2013 ICD-9-CM Diagnosis Code 330.0
- group of diseases affecting the white matter of the brain, especially the cerebral hemispheres, due to defects in the formation and maintenance of myelin in infants and children.
- inherited, demyelinating, human lipid storage disease caused by a deficiency of galactosylceramidase; manifestations include convulsions, quadriplegia, blindness, deafness, and mental retardation.
- A degenerative disease of the central and peripheral nervous system caused by abnormal breakdown and turnover of myelin and marked by reduced galacosylceramide beta-galactosidase activity (EC 220.127.116.11). Two types based on the age of onset are recognized: Infantile-onset Krabbe disease is marked by the appearance of symptoms at ages 3-6 months, which include irritability, frequent crying, and increase of muscle tonus. They are followed by opisthotonos, less of tendon reflexes, visual failure, elevated cerebrospinal fluid proteins, and delayed nerve conduction velocity. Most infants die during the second year of life. Late-onset Krabbe disease (LOKD) has first symptoms at ages 5 to 10 years, consisting of focal neurological signs, hemiparesis, cerebellar ataxia, cortical blindness, and spastic paraplegia, followed by mental and physical deterioration. Some patients survive into adulthood.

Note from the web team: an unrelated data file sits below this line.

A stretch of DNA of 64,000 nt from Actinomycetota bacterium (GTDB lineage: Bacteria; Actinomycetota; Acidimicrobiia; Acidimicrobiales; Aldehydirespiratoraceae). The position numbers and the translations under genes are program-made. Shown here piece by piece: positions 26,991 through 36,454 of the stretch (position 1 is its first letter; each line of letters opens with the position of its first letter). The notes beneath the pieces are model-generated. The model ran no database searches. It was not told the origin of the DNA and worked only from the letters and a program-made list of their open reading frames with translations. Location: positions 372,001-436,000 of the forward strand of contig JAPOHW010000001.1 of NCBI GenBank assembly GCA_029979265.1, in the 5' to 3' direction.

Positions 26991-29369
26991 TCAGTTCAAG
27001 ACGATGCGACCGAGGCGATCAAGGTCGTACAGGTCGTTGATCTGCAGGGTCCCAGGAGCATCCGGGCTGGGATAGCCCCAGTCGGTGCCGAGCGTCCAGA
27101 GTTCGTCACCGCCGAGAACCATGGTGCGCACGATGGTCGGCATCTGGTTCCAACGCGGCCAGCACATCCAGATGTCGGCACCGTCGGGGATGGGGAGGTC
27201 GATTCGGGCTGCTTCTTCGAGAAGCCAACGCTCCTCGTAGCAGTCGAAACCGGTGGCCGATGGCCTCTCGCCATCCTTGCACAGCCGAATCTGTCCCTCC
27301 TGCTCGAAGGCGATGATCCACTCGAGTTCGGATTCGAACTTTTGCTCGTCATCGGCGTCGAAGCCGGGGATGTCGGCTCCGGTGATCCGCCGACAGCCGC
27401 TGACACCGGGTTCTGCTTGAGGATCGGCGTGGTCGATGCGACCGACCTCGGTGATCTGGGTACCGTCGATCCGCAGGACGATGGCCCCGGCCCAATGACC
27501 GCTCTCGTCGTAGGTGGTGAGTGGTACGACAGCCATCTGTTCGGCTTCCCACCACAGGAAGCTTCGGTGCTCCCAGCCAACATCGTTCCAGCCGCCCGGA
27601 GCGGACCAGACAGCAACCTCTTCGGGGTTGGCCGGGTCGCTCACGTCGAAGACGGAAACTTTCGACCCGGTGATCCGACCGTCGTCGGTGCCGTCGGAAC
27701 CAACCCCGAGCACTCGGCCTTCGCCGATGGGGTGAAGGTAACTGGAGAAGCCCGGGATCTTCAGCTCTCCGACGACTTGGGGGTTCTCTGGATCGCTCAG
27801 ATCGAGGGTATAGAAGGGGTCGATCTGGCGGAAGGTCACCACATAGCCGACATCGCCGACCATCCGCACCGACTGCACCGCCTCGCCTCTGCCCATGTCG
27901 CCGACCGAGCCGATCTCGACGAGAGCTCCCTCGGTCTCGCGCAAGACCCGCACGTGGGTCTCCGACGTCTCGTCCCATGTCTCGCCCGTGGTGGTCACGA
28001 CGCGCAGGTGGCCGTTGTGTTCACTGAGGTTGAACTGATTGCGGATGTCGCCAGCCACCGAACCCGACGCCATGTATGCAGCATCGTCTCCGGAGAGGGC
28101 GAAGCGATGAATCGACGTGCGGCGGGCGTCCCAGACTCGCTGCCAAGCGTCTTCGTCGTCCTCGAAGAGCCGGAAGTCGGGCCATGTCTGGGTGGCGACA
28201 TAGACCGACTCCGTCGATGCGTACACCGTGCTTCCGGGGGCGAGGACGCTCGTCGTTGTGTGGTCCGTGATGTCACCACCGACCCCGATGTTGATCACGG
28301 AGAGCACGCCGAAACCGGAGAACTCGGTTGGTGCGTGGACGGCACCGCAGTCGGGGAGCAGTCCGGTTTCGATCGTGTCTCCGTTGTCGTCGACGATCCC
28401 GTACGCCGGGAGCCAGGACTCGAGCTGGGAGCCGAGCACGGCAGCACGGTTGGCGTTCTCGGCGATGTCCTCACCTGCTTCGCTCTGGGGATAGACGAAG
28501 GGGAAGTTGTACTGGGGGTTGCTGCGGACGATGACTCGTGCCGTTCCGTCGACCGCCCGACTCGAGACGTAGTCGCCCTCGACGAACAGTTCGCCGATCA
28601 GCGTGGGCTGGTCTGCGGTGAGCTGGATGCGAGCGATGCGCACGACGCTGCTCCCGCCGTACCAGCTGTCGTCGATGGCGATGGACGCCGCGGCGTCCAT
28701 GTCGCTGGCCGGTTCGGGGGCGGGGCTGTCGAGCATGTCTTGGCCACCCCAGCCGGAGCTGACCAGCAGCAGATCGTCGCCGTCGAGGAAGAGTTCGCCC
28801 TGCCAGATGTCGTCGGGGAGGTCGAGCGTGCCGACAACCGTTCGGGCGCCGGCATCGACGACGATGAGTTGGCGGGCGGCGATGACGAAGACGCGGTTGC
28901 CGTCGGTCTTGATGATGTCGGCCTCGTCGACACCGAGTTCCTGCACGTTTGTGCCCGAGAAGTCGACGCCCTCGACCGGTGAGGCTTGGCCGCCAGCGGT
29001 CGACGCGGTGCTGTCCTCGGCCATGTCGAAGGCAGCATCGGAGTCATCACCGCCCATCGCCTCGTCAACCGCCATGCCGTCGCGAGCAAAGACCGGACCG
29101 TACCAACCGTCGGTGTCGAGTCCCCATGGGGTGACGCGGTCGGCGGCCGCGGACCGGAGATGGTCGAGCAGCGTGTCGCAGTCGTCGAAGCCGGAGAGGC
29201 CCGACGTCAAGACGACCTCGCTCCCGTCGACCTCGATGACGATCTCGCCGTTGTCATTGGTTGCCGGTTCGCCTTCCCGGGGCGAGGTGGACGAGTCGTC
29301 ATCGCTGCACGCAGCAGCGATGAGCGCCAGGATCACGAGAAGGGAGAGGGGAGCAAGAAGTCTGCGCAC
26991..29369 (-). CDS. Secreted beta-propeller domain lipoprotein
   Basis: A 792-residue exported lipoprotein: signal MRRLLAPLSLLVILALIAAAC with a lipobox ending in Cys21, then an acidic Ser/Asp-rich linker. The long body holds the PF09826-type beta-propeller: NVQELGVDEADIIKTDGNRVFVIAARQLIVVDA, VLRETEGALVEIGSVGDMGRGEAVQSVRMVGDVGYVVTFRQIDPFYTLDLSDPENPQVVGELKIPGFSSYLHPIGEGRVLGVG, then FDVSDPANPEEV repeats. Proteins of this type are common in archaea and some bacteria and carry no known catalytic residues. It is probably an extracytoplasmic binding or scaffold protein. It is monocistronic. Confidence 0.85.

- autosomal recessive lysosomal storage disease caused by a deficiency of cerebroside sulfatase leading to an accumulation of cerebroside sulfate in the nervous system and other organs.
- A dysmyelinating disorder of the central nervous system associated with a decrease in all myelin proteins, especially proteolipid protein. Several types are recognized: acute infantile types Synonyms: familial chronic infantile diffuse sclerosis perinatal sudanophilic leukodystrophy chronic infantile diffuse cerebral sclerosis adult-onset leukodystrophy Synonyms: late-onset type multiple sclerosis-like disorder autosomal dominant Pelizaeus-Merzbacher disease Pelizaeus-Merzbacher-like disease (PMLD) Synonym: Pelizaeus-Medrzbacher disease with normal proteolipid protein In its classical form, the disease has an onset in the first three months of life with nystagmus followed by slowly progressive psychomotor retardation, involuntary movements, ataxia, and death in the second decade of life. The chronic infantile type may begin as early as the eight day of life and is slowly progressive so that the patient may survive to middle age. The early symptoms include rotary movements of the head and eyes, which may vanish later in life, usually followed by spasticity of the legs and arms, cerebellar ataxia, dementia, and parkinsonian tremor. The adult form has its onset in the fourth or fifth decades and is marked mainly by cerebellar, autonomic, and pyramidal disorders. Urinary and rectal incontinence, orthostatic hypotension, and progressive spasticity are the main symptoms. Pelizaeus-Merzbacher-like disease is marked by symptoms characteristic of the classical form in, but with normal myelin which, however, is arranged into ball-like structures in the oligodendrocyte perikarya and terminal processes.
- ICD-9-CM 330.0 is a billable medical code that can be used to specify a diagnosis on a reimbursement claim.
Convert 330.0 to ICD-10-CM
ICD-9-CM Volume 2 Index entries containing back-references to 330.0: